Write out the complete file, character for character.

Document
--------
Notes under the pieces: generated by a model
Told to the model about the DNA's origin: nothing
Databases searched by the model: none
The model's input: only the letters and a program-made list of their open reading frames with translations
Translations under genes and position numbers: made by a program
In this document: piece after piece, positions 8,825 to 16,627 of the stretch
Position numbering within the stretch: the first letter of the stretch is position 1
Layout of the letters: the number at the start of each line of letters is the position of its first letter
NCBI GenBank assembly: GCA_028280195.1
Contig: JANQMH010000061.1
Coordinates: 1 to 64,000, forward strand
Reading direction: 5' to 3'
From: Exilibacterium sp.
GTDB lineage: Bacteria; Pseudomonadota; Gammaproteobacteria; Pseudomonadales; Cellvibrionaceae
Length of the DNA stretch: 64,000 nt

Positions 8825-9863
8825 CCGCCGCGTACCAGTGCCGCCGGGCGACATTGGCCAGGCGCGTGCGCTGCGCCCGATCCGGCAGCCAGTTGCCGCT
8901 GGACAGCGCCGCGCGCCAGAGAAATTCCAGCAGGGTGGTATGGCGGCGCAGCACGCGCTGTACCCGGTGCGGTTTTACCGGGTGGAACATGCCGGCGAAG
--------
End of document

Notes under the pieces: generated by a model
Told to the model about the DNA's origin: nothing
Databases searched by the model: none
The model's input: only the letters and a program-made list of their open reading frames with translations
Translations under genes and position numbers: made by a program
In this document: piece after piece, positions 8,825 to 16,627 of the stretch
Position numbering within the stretch: the first letter of the stretch is position 1
Layout of the letters: the number at the start of each line of letters is the position of its first letter
NCBI GenBank assembly: GCA_028280195.1
Contig: JANQMH010000061.1
Coordinates: 1 to 64,000, forward strand
Reading direction: 5' to 3'
From: Exilibacterium sp.
GTDB lineage: Bacteria; Pseudomonadota; Gammaproteobacteria; Pseudomonadales; Cellvibrionaceae
Length of the DNA stretch: 64,000 nt

Positions 8825-9863
8825 CCGCCGCGTACCAGTGCCGCCGGGCGACATTGGCCAGGCGCGTGCGCTGCGCCCGATCCGGCAGCCAGTTGCCGCT
8901 GGACAGCGCCGCGCGCCAGAGAAATTCCAGCAGGGTGGTATGGCGGCGCAGCACGCGCTGTACCCGGTGCGGTTTTACCGGGTGGAACATGCCGGCGAAG